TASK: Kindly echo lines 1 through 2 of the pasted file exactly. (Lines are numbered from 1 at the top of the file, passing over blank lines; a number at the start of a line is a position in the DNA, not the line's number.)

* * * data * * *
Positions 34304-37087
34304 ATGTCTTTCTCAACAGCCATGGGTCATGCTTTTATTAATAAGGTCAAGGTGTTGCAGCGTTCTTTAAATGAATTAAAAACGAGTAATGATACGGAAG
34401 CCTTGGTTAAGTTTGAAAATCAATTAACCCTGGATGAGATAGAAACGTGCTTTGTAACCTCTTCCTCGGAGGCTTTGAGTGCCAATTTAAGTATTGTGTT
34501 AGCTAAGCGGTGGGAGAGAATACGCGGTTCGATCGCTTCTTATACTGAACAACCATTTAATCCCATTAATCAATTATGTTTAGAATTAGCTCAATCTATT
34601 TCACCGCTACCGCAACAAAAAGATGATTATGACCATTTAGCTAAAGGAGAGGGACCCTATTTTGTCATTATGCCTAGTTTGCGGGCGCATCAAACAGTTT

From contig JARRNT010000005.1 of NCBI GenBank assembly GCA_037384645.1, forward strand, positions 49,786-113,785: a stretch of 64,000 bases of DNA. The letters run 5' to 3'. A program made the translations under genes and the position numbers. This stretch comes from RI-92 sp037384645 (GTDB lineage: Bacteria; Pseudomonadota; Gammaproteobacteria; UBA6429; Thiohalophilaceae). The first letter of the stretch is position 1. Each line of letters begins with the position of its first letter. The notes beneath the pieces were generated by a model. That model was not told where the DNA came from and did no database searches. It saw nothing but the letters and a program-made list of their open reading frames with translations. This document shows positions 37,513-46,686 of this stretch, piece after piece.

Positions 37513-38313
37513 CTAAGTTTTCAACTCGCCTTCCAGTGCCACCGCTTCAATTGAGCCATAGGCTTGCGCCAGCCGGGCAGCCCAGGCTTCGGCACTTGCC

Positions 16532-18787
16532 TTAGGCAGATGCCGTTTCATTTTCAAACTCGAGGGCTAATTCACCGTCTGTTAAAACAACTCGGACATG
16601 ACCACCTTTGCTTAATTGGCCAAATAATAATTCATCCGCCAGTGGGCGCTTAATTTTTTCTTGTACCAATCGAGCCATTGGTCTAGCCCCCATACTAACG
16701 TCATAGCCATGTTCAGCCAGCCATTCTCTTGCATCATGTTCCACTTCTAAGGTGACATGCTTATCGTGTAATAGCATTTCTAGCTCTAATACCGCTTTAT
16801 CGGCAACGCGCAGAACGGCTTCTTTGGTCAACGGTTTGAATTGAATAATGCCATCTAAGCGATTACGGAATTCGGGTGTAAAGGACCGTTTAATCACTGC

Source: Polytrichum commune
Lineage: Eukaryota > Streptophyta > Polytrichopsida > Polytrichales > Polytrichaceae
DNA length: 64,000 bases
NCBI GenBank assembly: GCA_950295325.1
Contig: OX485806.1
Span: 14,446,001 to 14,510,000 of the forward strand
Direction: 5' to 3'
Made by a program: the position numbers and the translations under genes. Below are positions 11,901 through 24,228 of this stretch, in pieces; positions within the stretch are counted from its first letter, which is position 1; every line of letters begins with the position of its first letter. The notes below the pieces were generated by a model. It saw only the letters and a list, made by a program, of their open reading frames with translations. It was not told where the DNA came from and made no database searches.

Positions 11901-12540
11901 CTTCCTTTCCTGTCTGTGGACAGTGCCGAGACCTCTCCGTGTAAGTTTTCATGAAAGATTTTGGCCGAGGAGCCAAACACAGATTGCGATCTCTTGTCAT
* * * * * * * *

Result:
Positions 34304-37087
34304 ATGTCTTTCTCAACAGCCATGGGTCATGCTTTTATTAATAAGGTCAAGGTGTTGCAGCGTTCTTTAAATGAATTAAAAACGAGTAATGATACGGAAG